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1.  Faculty Awards at US Colleges and Schools of Pharmacy 
Objectives
To determine recognition given for outstanding teaching, service, and scholarship at US colleges and schools of pharmacy, the types of awards given, and the process used to select the recipients.
Methods
A self-administered questionnaire was made available online in 2006 to deans at 89 colleges and schools of pharmacy.
Results
Sixty-four usable responses (72%) were obtained. An award to acknowledge teaching excellence was most commonly reported (92%), followed by an award for adjunct/volunteer faculty/preceptors (79%). The majority of the institutions (31 out of 58) reported offering 1 teaching award annually. The 2 most common methods for selecting the recipient of the teaching award were by student vote and by college/school committee vote following nominations. Twenty-four of the 63 respondents indicated that their institution provided an award for research/scholarship and 18 offered an award for outstanding service.
Conclusions
Teaching excellence was recognized and rewarded at most US colleges and schools of pharmacy; however, research/scholarship and service were formally recognized less frequently.
PMCID: PMC2576424  PMID: 19009732
faculty awards; faculty retention; preceptor awards; awards
2.  Programmatic Curricular Outcomes Assessment at Colleges and Schools of Pharmacy in the United States and Puerto Rico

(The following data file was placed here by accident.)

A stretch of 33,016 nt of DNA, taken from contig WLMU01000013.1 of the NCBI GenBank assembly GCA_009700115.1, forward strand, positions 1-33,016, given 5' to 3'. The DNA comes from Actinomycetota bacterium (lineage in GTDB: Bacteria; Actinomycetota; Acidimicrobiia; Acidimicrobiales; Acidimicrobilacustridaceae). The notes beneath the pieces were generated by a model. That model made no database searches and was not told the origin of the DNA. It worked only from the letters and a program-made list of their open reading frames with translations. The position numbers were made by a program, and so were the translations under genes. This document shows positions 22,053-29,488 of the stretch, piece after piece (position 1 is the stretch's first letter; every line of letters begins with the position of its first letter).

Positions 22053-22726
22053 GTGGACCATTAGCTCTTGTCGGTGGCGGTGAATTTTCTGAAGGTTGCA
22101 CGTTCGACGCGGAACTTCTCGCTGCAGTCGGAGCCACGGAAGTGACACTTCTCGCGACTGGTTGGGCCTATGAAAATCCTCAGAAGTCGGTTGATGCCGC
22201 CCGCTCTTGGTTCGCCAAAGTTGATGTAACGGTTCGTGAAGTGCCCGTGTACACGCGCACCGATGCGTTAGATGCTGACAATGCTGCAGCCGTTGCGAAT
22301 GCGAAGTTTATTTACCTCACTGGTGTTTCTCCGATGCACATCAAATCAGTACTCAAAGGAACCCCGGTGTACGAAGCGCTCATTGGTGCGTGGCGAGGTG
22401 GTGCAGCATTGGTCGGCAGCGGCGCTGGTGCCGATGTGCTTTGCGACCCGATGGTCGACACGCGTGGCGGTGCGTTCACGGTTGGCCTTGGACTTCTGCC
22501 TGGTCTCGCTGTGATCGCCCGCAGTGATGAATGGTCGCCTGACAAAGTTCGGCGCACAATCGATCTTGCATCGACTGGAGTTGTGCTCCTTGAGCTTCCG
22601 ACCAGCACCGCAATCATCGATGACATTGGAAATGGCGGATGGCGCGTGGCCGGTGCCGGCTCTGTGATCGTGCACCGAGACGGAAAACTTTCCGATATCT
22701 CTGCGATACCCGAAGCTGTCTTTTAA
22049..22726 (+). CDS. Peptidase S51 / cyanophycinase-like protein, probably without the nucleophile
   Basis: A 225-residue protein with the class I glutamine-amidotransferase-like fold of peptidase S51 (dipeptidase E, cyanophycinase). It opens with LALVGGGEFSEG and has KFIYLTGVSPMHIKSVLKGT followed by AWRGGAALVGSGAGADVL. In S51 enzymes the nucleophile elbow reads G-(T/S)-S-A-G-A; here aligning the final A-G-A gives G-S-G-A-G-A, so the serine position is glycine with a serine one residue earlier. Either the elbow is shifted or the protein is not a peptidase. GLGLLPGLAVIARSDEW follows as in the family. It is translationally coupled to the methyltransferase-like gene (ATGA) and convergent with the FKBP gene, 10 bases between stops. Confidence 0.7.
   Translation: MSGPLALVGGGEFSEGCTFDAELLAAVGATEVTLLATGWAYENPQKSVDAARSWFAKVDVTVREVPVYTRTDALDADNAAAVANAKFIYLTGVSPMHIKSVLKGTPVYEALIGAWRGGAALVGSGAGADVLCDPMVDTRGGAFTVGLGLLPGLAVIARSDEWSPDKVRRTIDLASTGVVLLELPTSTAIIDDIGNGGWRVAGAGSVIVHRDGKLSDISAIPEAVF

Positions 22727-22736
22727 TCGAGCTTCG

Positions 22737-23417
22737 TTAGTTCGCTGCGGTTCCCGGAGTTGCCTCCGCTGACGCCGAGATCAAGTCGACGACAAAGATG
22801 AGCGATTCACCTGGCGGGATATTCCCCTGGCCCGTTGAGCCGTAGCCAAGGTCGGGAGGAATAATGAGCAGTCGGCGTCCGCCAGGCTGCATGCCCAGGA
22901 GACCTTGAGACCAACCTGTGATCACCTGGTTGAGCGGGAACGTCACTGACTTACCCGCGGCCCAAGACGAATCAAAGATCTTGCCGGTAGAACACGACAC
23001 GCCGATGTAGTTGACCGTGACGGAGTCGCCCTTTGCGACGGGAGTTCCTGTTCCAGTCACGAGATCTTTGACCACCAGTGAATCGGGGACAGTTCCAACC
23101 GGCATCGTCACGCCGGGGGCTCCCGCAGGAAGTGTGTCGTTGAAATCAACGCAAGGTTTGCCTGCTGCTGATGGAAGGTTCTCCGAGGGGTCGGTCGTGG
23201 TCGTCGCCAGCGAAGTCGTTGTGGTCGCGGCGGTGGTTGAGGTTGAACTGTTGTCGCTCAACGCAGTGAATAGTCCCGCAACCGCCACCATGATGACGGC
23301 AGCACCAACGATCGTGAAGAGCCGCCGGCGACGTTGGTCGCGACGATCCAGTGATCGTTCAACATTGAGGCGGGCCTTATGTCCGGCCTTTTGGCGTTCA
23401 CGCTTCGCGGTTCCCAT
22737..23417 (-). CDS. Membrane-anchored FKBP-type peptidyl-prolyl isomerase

Objectives
To categorize the manner in which programmatic curricular outcomes assessment is accomplished, identify the types of assessment methodologies used, and identify the persons or groups responsible for assessment.
Methods
A self-administered questionnaire was mailed to 89 institutions throughout the United States and Puerto Rico.
Results
Sixty-eight of 89 surveys (76%) were returned. Forty-one respondents (60%) had a written and approved plan for programmatic curricular outcomes assessment, 18% assessed the entire curriculum, and 57% had partial activities in place. Various standardized and institution-specific assessment instruments were employed. Institutions differed as to whether an individual or a committee had overall responsibility for assessment.
Conclusion
To move the assessment process forward, each college and school should identify a person or group to lead the effort. Additional validated assessment instruments might aid programmatic assessment. Future studies should identify the reasons for selecting certain assessment instruments and should attempt to identify the most useful ones.
PMCID: PMC1636886  PMID: 17136151
assessment; curricular assessment; programmatic assessment

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